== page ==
“The Mediterranean diet is over”:
The region's children are the fattest in Europe
The diets that Greece, Spain, and Italy are famous for - rich in fruit, vegetables, fish, and olive oil - are said to be the healthiest in the world, but obesity is on the rise
For children in Greece, Spain and Italy, the Mediterranean diet is dead, according to the World Health Organization, which says children in Sweden are more likely to eat fish, olive oil and tomatoes than children in southern Europe.
In Cyprus, a phenomenal 43% of boys and girls aged nine are either overweight or obese. Greece, Spain and Italy also have rates above 40%. The Mediterranean countries that gave their name to the famous diet said to be the healthiest in the world have children with Europe's biggest weight problem.
Sweets, junk food and sugary drinks have supplanted traditional diets based on fruits and vegetables, fish and olive oil, said Dr. Joao Breda, Head of the WHO European Office for the Prevention and Control of Noncommunicable Diseases.
"The Mediterranean diet for children in these countries is over," he said at the European Obesity Congress in Vienna. “There is no longer a Mediterranean diet. Those who are close to the Mediterranean diet are the Swedish children. The Mediterranean diet is over and we must regain it.”
Children in southern Europe eat little fruit and vegetables and drink lots of sugary cola and other sweet drinks, Breda said. They snack. They eat sweets. They consume too much salt, sugar and fat in their diet. And they hardly move. "Physical inactivity is one of the issues that is of greater concern in southern European countries," he said. "A man in Crete in the '60s needed 3,500 calories just walking up and down the mountain."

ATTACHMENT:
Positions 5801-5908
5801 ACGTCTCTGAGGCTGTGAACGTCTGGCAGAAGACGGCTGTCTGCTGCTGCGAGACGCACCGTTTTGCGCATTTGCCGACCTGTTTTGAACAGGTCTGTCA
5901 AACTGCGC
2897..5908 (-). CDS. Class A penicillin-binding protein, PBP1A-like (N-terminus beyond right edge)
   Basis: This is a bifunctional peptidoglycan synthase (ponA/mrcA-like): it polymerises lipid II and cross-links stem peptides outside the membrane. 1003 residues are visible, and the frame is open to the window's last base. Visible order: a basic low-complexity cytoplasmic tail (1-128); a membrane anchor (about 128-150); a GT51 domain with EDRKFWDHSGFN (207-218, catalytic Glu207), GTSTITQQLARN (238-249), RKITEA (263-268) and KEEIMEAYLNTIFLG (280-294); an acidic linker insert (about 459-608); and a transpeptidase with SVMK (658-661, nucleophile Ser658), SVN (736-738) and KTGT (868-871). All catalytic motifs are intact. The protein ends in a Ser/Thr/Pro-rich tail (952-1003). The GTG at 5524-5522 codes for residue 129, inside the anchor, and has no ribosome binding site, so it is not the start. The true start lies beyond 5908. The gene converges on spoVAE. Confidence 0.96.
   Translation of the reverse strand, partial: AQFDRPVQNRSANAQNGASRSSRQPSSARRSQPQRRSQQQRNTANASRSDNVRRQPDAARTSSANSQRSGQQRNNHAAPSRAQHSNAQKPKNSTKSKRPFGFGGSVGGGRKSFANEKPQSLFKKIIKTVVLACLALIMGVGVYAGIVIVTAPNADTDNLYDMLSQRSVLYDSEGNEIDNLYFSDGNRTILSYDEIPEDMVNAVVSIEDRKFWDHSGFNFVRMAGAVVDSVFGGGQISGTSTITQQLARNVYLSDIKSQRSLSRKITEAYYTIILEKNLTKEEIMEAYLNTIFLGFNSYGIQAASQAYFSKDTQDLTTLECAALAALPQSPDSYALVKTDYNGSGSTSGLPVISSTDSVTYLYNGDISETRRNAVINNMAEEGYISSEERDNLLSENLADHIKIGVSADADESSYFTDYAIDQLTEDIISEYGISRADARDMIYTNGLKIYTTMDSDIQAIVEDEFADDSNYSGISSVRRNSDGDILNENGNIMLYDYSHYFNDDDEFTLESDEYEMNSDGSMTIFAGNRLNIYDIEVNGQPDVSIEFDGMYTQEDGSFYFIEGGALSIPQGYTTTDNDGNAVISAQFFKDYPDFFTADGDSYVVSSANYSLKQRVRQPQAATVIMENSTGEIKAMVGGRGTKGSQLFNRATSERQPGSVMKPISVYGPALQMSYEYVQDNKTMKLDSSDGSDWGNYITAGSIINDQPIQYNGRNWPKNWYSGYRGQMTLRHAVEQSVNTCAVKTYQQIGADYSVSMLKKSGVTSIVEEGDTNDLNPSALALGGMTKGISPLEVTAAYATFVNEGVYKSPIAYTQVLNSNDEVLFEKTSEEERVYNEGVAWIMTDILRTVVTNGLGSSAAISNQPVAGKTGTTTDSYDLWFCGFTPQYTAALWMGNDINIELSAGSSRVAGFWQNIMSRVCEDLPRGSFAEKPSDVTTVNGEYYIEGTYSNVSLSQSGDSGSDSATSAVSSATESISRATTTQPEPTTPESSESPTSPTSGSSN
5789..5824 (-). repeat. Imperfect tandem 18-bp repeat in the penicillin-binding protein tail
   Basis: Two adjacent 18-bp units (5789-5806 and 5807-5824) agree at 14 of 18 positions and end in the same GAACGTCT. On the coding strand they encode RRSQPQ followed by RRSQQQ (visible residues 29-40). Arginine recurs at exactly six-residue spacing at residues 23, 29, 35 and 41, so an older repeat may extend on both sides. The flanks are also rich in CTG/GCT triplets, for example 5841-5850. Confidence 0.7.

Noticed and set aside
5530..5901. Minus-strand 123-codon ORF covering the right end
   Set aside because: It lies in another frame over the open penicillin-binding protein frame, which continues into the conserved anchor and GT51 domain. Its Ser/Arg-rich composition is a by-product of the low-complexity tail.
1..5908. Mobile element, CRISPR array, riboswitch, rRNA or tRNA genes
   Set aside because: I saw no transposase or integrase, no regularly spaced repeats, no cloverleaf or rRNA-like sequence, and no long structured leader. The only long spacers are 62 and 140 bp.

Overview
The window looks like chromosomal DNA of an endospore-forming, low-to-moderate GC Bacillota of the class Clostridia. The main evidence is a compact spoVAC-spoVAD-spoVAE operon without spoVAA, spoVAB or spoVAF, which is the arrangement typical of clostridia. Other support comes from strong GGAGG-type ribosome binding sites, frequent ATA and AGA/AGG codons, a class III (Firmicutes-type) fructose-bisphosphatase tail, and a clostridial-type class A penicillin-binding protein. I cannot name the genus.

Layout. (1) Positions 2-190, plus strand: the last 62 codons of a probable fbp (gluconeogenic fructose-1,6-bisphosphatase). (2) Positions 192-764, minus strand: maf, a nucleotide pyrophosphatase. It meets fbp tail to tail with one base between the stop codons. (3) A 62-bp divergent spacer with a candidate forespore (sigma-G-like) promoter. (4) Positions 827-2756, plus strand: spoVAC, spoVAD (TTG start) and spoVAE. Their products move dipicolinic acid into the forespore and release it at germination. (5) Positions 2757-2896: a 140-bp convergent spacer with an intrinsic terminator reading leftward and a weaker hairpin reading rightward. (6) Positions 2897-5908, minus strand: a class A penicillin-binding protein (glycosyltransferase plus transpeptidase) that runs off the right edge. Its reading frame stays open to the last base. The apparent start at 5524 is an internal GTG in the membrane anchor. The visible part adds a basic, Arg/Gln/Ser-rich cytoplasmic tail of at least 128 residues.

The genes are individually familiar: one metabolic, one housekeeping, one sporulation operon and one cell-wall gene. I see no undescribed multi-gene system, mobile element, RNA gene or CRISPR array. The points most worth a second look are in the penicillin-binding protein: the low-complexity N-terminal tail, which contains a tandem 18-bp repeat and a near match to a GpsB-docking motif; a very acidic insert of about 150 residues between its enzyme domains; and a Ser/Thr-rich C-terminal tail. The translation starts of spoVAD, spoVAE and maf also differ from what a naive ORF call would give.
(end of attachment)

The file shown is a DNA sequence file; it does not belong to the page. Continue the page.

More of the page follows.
The data comes from the WHO European Region's Childhood Obesity Surveillance Initiative, which has been running since 2008 and now includes more than 40 countries reporting data on their children's weight and height. The latest figures come from data collected between 2015 and 2017. "It's very high quality data," said Breda.
The countries with the lowest rates of childhood obesity are Tajikistan, Turkmenistan and Kazakhstan – but these countries are all undergoing a “diet transition” and moving towards a Western diet that could change the picture. Children in Tajikistan are already consuming large amounts of sugary soft drinks.
France, Norway, Ireland, Latvia and Denmark also have low rates, ranging from 5% to 9%. The UK does not contribute data to the study, but around one in three children will be overweight or obese by the time they leave primary school at the age of 11.
But the good news is that Mediterranean countries are tackling the problem and are having some success in reducing their childhood obesity rates. For example, at least three quarters of children in Italy now eat fruit every day or most days. "There is progress," said Breda. "They realize there is a problem and they try to do something."
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